Argentina fans who doubted Diego Maradona: 'Please forgive us!'
After leading Argentina to the 1986 World Cup championship with his notorious 'hand of god,' Diego Maradona fell from grace among countrymen. He's now proving himself again as a soccer icon.
Ricardo Mazalan/AP Photo
Buenos Aires, Argentina
But after four convincing victories, including an easy 3-1 win over Mexico on Sunday in the first elimination round, Argentina looks like the Cup favorite. Heathens here in Argentina have become believers, blasphemes have repented, and Maradona (so far) has proved his worth in this country where futbol is religion.
Mr. Schvarstein’s doubt was understandable. During World Cup qualifiers, Argentina failed to live up to expectations, barely squeaking through the South America group by winning the last automatic slot. Maradona seemed unable to inspire Argentina’s star player, Lionel Messi. He had trouble putting a team together.
In an unofficial poll last October on the website of the country’s largest daily, Clarin, 86 percent of 14,000 voters believed that Maradona could not help his team improve.
But the turbulent pre-Cup period now seems like simply a test of true believers.
"Have I repented?” asks Lucas Vargas, a policeman who says he didn’t trust Maradona before the cup. “Obviously!” Mr. Vargas has watched the games at a cafe on his beat, saying that the streets are empty during the matches, leaving him little else to do but watch.
Maradona's mixed past
Maradona has had a mixed record on and off the pitch. His was the so-called “hand-of-god” in the 1986 World Cup quarterfinals when, as a player, he tapped the ball with his hand on a drive through the English defense to score Argentina’s first goal of the game. Maradona scored again three minutes later in an equally fantastic play and the Argentines advanced with a 2-1 victory. They went on to win the 1986 title, the second and last time the team won the Cup.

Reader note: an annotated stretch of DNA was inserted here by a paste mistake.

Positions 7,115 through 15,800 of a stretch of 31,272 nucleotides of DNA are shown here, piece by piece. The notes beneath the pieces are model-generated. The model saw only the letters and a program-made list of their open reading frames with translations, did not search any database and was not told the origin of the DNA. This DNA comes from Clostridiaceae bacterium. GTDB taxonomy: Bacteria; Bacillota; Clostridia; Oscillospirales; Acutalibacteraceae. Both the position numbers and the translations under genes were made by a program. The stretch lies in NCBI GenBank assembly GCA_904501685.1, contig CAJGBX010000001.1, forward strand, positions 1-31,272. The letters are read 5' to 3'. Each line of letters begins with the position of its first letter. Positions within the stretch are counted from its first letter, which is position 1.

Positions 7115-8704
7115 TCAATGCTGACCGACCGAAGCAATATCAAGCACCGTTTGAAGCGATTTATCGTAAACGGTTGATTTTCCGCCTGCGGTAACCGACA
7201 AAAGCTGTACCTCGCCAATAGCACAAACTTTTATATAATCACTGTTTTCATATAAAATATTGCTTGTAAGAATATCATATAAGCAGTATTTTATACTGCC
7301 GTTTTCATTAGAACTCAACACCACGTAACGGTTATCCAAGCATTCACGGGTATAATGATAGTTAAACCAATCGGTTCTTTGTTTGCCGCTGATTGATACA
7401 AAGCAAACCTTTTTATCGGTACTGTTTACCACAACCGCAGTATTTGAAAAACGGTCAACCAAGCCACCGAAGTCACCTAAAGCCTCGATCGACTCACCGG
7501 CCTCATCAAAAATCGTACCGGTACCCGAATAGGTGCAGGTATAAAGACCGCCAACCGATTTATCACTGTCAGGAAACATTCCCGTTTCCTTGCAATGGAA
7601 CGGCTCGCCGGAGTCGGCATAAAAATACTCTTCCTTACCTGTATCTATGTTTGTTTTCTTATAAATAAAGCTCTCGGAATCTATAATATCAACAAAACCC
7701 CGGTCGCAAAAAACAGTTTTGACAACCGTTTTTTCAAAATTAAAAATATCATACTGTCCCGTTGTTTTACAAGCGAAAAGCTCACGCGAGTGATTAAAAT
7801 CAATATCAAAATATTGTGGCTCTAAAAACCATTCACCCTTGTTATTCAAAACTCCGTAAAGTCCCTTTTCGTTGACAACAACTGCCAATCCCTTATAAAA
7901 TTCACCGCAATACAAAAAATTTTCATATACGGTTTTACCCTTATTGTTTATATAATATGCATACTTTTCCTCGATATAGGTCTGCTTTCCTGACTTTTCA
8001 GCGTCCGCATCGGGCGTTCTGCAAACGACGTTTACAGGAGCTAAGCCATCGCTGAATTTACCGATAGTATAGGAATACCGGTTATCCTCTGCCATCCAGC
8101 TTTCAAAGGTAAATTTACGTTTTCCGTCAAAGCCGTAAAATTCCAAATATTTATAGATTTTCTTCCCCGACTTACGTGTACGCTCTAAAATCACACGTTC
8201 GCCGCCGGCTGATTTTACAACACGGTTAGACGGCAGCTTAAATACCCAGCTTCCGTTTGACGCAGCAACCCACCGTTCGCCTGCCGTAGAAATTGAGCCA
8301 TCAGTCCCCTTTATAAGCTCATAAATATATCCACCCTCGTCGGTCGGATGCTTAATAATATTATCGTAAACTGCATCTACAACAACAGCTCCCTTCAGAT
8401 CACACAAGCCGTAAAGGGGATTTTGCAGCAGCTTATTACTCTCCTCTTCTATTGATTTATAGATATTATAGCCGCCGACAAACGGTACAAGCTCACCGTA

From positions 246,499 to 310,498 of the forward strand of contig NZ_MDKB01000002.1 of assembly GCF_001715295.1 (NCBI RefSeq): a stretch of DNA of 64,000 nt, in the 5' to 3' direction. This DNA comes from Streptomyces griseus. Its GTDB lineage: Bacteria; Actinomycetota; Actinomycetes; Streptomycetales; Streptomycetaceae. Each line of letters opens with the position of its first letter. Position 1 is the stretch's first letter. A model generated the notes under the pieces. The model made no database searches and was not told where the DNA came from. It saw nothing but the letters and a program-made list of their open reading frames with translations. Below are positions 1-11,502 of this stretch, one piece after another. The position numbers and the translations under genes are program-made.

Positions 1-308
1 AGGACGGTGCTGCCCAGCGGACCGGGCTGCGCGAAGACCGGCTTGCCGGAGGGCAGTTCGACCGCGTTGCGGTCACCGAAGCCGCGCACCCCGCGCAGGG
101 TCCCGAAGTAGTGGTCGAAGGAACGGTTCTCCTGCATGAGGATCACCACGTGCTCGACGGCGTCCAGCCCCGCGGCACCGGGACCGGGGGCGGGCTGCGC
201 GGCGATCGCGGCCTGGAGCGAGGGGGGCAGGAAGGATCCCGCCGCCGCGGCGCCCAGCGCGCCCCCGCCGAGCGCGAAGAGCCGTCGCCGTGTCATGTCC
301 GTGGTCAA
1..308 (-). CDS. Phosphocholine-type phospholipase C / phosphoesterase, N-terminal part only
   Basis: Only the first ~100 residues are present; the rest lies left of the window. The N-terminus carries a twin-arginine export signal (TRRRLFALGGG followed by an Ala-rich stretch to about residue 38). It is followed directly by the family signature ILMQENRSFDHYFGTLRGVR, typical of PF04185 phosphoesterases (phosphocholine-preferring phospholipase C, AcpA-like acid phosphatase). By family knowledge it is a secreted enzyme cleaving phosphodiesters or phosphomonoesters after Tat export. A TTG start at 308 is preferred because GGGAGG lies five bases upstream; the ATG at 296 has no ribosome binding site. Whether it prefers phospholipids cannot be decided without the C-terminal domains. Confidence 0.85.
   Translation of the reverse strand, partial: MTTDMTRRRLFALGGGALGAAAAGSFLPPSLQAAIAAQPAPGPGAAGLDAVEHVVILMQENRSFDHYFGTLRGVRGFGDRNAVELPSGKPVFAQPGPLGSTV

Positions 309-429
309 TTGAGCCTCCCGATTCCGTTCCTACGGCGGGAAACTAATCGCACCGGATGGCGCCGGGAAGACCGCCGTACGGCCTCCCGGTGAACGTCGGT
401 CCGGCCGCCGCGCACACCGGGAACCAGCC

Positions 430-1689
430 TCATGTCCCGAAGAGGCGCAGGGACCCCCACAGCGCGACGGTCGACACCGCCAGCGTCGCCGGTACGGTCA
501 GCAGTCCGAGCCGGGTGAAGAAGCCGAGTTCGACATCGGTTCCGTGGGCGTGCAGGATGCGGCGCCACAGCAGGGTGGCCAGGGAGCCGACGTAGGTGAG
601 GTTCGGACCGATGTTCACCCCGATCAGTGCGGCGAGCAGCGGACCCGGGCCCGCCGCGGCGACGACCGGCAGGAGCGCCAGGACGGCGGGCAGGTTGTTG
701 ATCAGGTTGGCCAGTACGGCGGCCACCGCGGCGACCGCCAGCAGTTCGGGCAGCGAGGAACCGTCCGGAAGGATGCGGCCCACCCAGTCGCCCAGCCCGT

But he has also been dogged by personal and professional problems, including being ejected from the 1994 World Cup for doping. Yet Maradona now seems to have shed his bad-boy image, cultivating instead a persona of the experienced, fatherly coach.
Maradona wears a tracksuit at practices and kicks the ball around with his players. When subs come off the field, Maradona gives them long hugs and kisses, as if he’s the 12th man on the field. He sports a gray suit and silver tie – and clutches a rosary in his "hand of god" – at the games (though he immediately changes out of his professional attire for post-game press conferences).
Many say it is Diego’s almost magical intuition about the game that has propelled the team forward.
Miguel Gallardo, a doorman in the upscale Recoletta neighborhood, says that the pre-Cup troubles were nothing more than Maradona’s grand strategy not to reveal the team’s playing style. “He had it in his head all along," he argues. "A lot of people are going to have to ask for forgiveness.”
“I think in Maradona’s case, it’s a spiritual sort of mystical thing that has made it possible for him to get to the point where he is now,” says Schvarzstein. “You never know what is important in these battles — the passion for the game, to make the people who are with you believe that they can do it.”
One of Maradona’s more popular moves this World Cup made little practical difference. In their final first round match against Greece, when Argentina had already secured a second round birth, Maradona substituted in Martin Palermo, the aging star striker from Boca Juniors, in the final minutes. Palermo had never before played in the World Cup. In the 89th minute, Palermo scored an insurance goal, securing Argentina’s 2-0 victory.
Argentina faces Germany on Saturday in the quarterfinals, a replay of the 1986 and 1990 World Cup finals. It will be Argentina’s most difficult game of the tournament so far. But faith that Argentina can win is growing.
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